The first day is celebrated on January 14 and is calledUttarayan. The word originates from the course that the Sun takes as it starts to move along the northern sky. The day of Uttarayan is celebrated by flying kites or 'patang'. Kite flying contests are held across the state and people engage in kite fights. Words and phrases such as "Kai po che", "E Lapet", "Phirki vet phirki" is shouted at the time of the fights. 'Kai po che' is said to taunt the losing side when a kite cuts the thread of another one.
The next day is called Vasi (meaning stale) Uttarayan. Dishes like undhiyu, which is a mix of winter vegetables and chikki, made of sesame seeds, peanuts and jaggery, are being made to celebrate the occasion.
* Lohri, Punjab
The Punjabi festival Lohri is celebrated by the people from the Punjab region of South Asia on Januray 13, every year. The festival is associated with the harvest of winter crops and is celebrated by the people of Punjab origin. The time of Lohri is considered as an ideal season to harvest sugarcane. Thus, the crop has become an iconic item of the festival for farmers.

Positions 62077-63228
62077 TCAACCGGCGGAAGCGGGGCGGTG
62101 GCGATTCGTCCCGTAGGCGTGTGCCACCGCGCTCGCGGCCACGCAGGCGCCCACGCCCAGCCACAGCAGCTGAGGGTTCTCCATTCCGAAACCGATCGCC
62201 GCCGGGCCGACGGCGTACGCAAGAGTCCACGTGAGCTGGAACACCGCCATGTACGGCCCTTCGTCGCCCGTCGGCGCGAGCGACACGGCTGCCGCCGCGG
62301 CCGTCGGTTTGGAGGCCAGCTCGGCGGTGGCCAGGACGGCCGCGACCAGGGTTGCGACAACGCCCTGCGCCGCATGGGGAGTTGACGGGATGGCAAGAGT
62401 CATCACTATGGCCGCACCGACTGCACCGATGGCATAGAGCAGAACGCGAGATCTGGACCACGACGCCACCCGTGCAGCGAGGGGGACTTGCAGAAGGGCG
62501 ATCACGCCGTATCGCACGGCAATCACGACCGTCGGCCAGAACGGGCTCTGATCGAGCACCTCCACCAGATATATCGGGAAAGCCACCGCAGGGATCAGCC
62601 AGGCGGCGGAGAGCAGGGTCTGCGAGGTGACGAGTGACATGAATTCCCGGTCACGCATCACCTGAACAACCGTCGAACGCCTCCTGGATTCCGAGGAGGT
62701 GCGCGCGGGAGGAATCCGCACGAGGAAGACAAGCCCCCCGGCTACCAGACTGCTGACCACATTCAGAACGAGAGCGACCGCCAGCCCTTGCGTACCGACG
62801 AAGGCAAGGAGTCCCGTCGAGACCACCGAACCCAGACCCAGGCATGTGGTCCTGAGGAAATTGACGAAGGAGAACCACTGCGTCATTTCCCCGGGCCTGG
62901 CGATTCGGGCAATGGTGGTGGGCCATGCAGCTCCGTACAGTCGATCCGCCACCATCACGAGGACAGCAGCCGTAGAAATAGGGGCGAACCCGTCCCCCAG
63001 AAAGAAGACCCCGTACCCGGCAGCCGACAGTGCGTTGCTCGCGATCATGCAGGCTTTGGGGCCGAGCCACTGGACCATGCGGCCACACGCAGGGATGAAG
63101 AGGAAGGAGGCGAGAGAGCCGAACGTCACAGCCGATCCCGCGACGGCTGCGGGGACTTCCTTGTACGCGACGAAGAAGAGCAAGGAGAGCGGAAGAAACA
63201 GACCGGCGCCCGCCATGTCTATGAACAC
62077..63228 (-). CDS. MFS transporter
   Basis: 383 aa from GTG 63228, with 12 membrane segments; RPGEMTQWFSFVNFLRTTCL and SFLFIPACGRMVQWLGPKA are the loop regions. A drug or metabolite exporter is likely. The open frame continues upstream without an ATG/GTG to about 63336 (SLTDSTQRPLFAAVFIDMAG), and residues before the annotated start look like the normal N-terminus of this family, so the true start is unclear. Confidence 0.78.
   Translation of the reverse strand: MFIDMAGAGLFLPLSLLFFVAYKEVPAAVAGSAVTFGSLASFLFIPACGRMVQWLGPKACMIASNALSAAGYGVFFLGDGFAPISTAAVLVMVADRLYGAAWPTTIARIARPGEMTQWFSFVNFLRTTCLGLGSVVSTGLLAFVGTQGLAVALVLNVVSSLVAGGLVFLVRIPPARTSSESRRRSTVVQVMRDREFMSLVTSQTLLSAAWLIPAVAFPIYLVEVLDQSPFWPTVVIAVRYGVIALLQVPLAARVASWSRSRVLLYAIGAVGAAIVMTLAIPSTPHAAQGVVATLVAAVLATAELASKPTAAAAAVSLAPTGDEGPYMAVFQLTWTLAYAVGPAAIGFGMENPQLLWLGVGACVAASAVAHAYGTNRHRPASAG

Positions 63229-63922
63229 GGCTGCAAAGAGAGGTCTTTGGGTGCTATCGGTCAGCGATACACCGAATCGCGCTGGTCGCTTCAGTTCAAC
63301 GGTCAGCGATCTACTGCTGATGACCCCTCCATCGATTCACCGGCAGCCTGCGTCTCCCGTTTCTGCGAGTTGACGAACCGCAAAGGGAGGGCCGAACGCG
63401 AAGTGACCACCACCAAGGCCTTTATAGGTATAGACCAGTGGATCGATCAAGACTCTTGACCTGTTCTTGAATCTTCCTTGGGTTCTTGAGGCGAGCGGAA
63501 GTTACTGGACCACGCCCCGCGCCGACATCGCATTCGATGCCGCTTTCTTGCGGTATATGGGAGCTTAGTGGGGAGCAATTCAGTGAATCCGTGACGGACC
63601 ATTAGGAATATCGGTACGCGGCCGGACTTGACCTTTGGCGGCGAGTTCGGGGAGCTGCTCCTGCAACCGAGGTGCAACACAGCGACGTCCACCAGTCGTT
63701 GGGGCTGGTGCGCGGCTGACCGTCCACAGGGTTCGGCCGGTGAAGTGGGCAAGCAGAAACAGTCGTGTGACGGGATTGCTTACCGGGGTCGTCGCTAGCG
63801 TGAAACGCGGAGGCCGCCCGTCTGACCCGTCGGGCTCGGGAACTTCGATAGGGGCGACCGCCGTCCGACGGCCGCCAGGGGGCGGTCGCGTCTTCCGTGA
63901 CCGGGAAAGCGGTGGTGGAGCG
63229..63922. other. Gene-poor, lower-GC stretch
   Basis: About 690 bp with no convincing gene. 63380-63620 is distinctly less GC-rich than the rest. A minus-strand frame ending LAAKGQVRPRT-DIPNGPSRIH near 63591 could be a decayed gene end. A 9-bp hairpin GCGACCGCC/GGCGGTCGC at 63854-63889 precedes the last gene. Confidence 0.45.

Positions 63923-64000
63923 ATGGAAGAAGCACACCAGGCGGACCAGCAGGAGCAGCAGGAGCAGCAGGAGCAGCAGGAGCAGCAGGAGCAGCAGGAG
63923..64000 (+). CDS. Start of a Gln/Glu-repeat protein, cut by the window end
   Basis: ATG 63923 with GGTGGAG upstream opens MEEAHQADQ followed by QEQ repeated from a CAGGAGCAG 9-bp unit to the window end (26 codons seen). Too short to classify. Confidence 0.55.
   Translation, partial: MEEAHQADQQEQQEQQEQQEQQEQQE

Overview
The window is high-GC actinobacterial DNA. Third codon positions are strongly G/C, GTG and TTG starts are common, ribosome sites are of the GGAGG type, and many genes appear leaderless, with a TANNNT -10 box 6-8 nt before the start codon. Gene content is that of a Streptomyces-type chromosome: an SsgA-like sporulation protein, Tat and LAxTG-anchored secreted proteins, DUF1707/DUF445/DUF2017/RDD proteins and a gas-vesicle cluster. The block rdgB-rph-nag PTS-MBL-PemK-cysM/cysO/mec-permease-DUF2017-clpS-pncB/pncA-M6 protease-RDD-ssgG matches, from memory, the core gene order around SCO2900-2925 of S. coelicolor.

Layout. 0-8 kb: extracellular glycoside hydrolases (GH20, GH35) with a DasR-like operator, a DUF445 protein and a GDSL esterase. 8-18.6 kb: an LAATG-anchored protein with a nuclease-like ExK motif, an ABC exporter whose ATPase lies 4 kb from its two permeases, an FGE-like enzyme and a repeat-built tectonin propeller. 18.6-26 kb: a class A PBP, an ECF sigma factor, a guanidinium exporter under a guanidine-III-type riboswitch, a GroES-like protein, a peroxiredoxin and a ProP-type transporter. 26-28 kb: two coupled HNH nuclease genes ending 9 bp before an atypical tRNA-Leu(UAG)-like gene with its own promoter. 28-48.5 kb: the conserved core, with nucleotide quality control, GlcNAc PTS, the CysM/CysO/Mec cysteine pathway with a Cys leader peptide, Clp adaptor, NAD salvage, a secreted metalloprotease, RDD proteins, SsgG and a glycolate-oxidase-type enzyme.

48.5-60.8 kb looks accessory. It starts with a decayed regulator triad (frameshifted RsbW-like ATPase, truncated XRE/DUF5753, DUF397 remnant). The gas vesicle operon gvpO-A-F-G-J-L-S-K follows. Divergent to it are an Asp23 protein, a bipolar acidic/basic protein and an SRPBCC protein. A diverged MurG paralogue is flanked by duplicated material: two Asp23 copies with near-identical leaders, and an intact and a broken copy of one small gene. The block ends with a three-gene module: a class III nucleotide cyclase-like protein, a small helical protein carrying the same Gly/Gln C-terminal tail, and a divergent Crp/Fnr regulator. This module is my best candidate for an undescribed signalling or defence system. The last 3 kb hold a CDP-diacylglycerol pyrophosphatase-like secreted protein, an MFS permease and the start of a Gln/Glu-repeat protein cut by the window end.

A day after Lohri, also known as Maghi, is observed as the financial new year by the farmers in Punjab. Kite flying on Lohri is popular in some parts of Punjab. On the night of Lohri, people light bonfires to worship the god of fire and perform rituals.
* Makar Sankrant, Maharashtra
Makar Sankranti is a huge celebration in Maharashtra. The whole state bursts with joy and merriment. The festival is celebrated for at least three days. People exchange tilgud, halwa, puran poli. The phrase "til-gul ghya, aani god-god bola", which means "Have tilgud and say sweet words", is said while exchanging the sweets. This exchange of sweets is traditionally known to be an indication of truce between enemies.
The first day is known as Bhogi, the second as Sankrant and the third day is known as Kinkrant.
Apart from being recognised a festival celebrating harvesting in India, Sankrant in Maharashtra also celebrates the triumph of Goddess Sankranti over demon Sankarasur. Women, clad in black clothes, get together and apply Haldi-Kumkum (turmeric-vermillion) and exchange gifts in form of clothes and utensils.